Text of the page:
- Omega-3 is a type of essential fatty acid that powers your brain, heart, and joints.
- Your body can’t produce these fats on its own — you have to get them from a supplement or from food.
- There are different kinds of omega-3s: EPA and DHA. Most fish oil supplements contain a combination of EPA and DHA, since they each carry benefits and complement each other.
- You also want to make sure you have the right ratio of omega-3s and omega-6s (another type of essential fatty acid). For most people, the ideal ratio is 1:1.
- Since it’s not easy knowing whether you’ve got the balance right, taking an omega-3 supplement gives you piece of mind that you’ve covered your bases.
- Fish and krill oil supplements both contain EPA and DHA, but they each carry different benefits.
- Omega Krill Complex blends fish and krill oil together, so you get the high dose of EPA and DHA, coupled with maximum absorption.
By now you probably know that omega-3s are a really good thing — they’re vital to keeping your mind and your body in working order. Fatty fish or a high-quality omega-3 supplement power your brain, protect your heart, and oil your joints.
When choosing a fish oil supplement, it can be daunting knowing which one is best. What’s the ideal dose of omega-3s? Should it be certified by a third party? And what’s the best source — fish or krill?
Read on to discover all you need to know about krill oil and omega-3s — and how to pick the best supplement for your needs.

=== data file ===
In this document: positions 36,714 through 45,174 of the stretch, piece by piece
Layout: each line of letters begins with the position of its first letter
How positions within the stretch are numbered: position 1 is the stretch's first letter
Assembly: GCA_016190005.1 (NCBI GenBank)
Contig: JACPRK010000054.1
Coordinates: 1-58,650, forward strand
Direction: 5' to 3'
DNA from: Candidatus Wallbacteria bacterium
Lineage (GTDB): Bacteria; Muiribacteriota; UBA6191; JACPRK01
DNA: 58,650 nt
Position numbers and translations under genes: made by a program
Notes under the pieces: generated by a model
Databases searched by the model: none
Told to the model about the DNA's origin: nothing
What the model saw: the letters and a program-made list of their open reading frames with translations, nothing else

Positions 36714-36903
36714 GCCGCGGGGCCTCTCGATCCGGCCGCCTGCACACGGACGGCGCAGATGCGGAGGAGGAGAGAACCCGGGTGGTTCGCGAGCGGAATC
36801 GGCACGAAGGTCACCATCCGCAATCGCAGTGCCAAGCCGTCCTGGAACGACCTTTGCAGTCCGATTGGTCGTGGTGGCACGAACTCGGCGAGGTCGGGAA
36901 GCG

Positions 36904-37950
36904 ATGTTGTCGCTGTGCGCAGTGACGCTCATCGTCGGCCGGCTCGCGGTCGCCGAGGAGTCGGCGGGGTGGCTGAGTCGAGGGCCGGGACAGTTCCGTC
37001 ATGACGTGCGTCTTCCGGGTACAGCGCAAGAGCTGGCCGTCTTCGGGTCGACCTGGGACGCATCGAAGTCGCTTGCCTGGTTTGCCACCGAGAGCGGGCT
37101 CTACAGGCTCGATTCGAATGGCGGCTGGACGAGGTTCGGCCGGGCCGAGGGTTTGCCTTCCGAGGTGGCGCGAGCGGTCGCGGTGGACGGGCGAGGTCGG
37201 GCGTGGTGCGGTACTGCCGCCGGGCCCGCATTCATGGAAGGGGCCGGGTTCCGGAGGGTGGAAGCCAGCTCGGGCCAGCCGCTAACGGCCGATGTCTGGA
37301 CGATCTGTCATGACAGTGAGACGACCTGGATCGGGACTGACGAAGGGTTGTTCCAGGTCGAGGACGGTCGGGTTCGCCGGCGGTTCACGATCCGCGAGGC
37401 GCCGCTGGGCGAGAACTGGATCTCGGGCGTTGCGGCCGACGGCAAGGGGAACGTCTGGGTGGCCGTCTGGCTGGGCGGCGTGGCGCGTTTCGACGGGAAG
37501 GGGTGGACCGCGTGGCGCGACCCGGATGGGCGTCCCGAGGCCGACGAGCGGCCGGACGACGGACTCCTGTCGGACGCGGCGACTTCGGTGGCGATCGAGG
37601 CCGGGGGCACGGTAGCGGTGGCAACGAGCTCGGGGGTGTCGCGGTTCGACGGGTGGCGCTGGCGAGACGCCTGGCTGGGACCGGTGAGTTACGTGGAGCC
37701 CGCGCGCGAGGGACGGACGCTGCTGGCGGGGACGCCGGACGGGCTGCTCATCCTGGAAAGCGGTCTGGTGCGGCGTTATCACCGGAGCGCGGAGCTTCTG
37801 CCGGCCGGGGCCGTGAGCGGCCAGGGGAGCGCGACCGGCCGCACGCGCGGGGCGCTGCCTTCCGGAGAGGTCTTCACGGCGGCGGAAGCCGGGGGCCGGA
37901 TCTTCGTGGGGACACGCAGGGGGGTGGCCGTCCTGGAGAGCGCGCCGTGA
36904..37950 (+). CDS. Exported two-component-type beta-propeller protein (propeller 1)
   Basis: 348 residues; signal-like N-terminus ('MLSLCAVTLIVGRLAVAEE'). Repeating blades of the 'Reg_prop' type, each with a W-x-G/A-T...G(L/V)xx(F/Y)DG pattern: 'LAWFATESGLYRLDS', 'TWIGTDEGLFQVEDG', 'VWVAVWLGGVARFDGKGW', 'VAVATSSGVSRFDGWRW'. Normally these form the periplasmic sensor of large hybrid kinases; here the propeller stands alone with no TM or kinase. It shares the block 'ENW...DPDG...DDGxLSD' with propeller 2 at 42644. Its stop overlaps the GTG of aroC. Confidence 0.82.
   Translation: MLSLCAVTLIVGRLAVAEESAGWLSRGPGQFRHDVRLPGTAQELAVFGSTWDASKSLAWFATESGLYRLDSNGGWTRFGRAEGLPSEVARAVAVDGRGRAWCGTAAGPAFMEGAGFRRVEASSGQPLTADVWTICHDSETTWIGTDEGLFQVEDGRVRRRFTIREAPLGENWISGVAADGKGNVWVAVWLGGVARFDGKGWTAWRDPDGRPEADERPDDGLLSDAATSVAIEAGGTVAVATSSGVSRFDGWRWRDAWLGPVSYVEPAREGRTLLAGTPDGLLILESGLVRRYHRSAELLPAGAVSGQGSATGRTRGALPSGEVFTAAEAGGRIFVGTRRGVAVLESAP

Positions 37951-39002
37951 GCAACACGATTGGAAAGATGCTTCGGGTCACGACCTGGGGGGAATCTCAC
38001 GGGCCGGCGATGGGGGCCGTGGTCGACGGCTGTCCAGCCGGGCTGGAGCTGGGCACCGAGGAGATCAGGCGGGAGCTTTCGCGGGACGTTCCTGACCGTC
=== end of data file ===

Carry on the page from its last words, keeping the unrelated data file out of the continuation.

Why take an omega-3 supplement?
Omega-3s are a type of essential fatty acid that are vital to fueling your brain, keeping you full, and more. Your body can’t produce these fats on its own — you have to get them from a supplement or from food. The best food sources are fatty fish, grass-fed beef, pastured egg yolks, and leafy greens.
There are different kinds of omega-3s:
- EPA (eicosapentaenoic acid) and DHA (docosahexaenoic acid): Both come from animal sources. Most fish oil supplements contain a combination of EPA and DHA, since they each carry benefits and complement each other. (more on their benefits below).
- ALA (alpha-linolenic acid): ALA comes mostly from plant sources. Humans can only convert up to 9% of ALA to DHA. That’s why foods high in ALA like chia seeds and flaxseed oil aren’t high on the list of Bulletproof-approved foods. You’re better off getting your DHA directly from animal sources.
You also want to make sure you have the right ratio of omega-3s and omega-6s (another type of essential fatty acid), otherwise they end up competing for space in your body. The problem is, most Americans consume far too many omega-6s (mostly in the form of refined vegetable oils) and not nearly enough omega-3s. While omega-6s are beneficial in small amounts, too many cause inflammation in the body.
For most people, the ideal ratio is 1:1, although a 4:1 ratio (that’s 4 omega-6s for every 1 omega-3) might be a more realistic goal, since omega-6 is so abundant in the typical American diet. Most Americans eat a ratio that’s between 12:1 and 25:1, so you can see how skewed it is.
Since it’s not easy knowing whether you’ve got the balance right, taking an omega-3 supplement gives you peace of mind that you’ve covered your bases.
Learn more here about how to balance your omega-3 and omega-6 levels.
Krill oil vs. fish oil: Which one is best?
Krill oil comes from krill, tiny pink shrimp-like sea creatures. Fish oil is made from oily fish like sardines, herring, and tuna.